When the team at Visit Young suggested So Frank do a weekend road trip to Young, to go to the Cherry Blossom Long Lazy Lunch, we jumped at the chance. With cherry trees blossoming, golden fields of canola, some history and a castle – we planned a picturesque three-day adventure to explore the region.
Young is a significant township in Australia’s history. Originally called Lambing Flat, it was a gold town, and the location of the Lambing Flat race riots between European and Chinese gold miners in 1861. It was also the first location in NSW to have electric lighting installed in the streets and housing. The history is visible as you explore the town.
The Lambing Flat Folk Museum provided an eclectic mix of the history of living in Young. From the Lambing Flat Riots ‘Roll Up’ protest banner, to vintage farm equipment, ephemera from town dances and Cherry Festivals. While some exhibits at the museum change, others are on permanent display. You can easily spend a few hours pondering the different rooms. Look out for the three-legged chicken and vintage dentistry display.
We visited the Chinese Tribute Garden about an hour before closing time on the Saturday afternoon. The gardens, which are located next to the historic Chinaman’s Dam were established to recognise the contribution the Chinese community has made to Young. It was a serene and picturesque spot, with a lot of park benches to sit and reflect.
The Visitors Centre provides maps for a Heritage Walk. We had planned on completing the whole Heritage Walk but did not allow ourselves enough time. So on the Sunday afternoon, we decided to explore the main street and do part of the Township Walk. The street was quiet, as most shops are closed on a Sunday afternoon. This meant we could take our time taking photos and reading about each of the different heritage spots.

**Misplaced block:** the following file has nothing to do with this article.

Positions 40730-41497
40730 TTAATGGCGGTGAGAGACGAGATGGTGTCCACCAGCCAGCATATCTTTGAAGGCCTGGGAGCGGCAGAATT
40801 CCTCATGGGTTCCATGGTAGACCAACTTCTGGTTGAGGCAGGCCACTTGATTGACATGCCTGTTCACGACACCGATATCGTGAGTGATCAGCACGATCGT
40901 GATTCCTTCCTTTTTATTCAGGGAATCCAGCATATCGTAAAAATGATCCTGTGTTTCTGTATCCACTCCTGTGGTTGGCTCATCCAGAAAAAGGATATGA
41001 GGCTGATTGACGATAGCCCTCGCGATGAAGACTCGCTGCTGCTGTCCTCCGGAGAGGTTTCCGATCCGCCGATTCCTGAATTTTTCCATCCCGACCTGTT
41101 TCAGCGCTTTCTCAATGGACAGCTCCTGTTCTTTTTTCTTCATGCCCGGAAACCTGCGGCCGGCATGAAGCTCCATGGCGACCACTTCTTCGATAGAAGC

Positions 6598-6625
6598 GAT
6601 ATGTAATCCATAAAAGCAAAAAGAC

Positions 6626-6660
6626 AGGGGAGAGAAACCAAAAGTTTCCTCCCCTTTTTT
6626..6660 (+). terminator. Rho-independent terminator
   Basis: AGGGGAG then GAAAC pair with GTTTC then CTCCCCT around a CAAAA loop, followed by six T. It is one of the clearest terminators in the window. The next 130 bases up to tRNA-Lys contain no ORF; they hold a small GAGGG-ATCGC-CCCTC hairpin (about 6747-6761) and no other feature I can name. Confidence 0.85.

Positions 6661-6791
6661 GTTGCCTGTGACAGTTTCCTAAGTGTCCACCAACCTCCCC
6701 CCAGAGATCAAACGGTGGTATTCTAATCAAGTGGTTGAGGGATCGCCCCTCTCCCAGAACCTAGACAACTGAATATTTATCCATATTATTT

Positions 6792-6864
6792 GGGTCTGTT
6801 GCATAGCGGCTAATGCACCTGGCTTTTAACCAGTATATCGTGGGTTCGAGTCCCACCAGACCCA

Eat & drink
..the sweet handmade delights from Poppa’s Fudge & Jam Factory provided our taste buds with an ‘OMG’ moment
We ate some amazing food on our trip, drank some great coffee and enjoyed fabulous wines from the Hilltops Region. From the local produce served up at the gorgeous Kettle & Grain Cafe, to Spanish tapas at The Country Providore Cafe, cherry pie at Wilders Cafe and takeaway pizza from Carmelos, our taste buds were never disappointed.
And for our coffee and sugar fix – local roaster, Art of Espresso was a definite favourite – and the sweet handmade delights from Poppa’s Fudge & Jam Factory provided our taste buds with an ‘OMG’ moment.
We stopped by The Young Visitor Information Centre, which acts as a cellar door for Hilltops Region wines; picking up some wines for our weekend away and a few extra to bring home.
There were a lot of other places we didn’t get to fit in on this trip. It seems there is a pub on every corner, and the blackboard specials outside – were county town prices, averaging between $10 – $15 a meal.
Young is the Cherry Capital of Australia. We learnt that cherries are the last stone fruit to blossom, but the first to fruit! Cherry picking season starts at the end of October and lasts through to the end of December. Along with road side stalls, some orchards let you pick your own fruit to take home. The Cherry Festival is held on the first weekend in December, with a full weekend of activities, and the announcement of the Cherry Queen.
Cherries are not the only fruit in town. You can also pick strawberries, grapes, stone fruit, apples and citrus fruit. Grab the map from the Visit Young page to find out where you can pick-your-own.
The Visit Young team booked the delightful Young Cottage for us to stay in. With three bedrooms, lounge and kitchen – it was a great spot to base ourselves for a few days. On the Sunday night, it gave us homely space to order in a pizza, open a bottle of red wine and start sorting through all our photos.
We also visited Iandra Castle and Taubman & Webb Trading Post – which we will share soon.
There are a lots of photo opportunities from the orchards, roadside farm shops, heritage architecture and don’t forget the canola fields in September and October. The drive from Canberra takes just under two hours (depending on the number of photo stops you make). Oh, and a tip from a local – there are no traffic lights between Canberra and Young.
- See the Visit Young website for full details of events and accommodation
- Pack a cooler bag and leave some room in your car to bring home some local produce.
- Tag your photos & tweets: #VisitYoung & #YoungNSW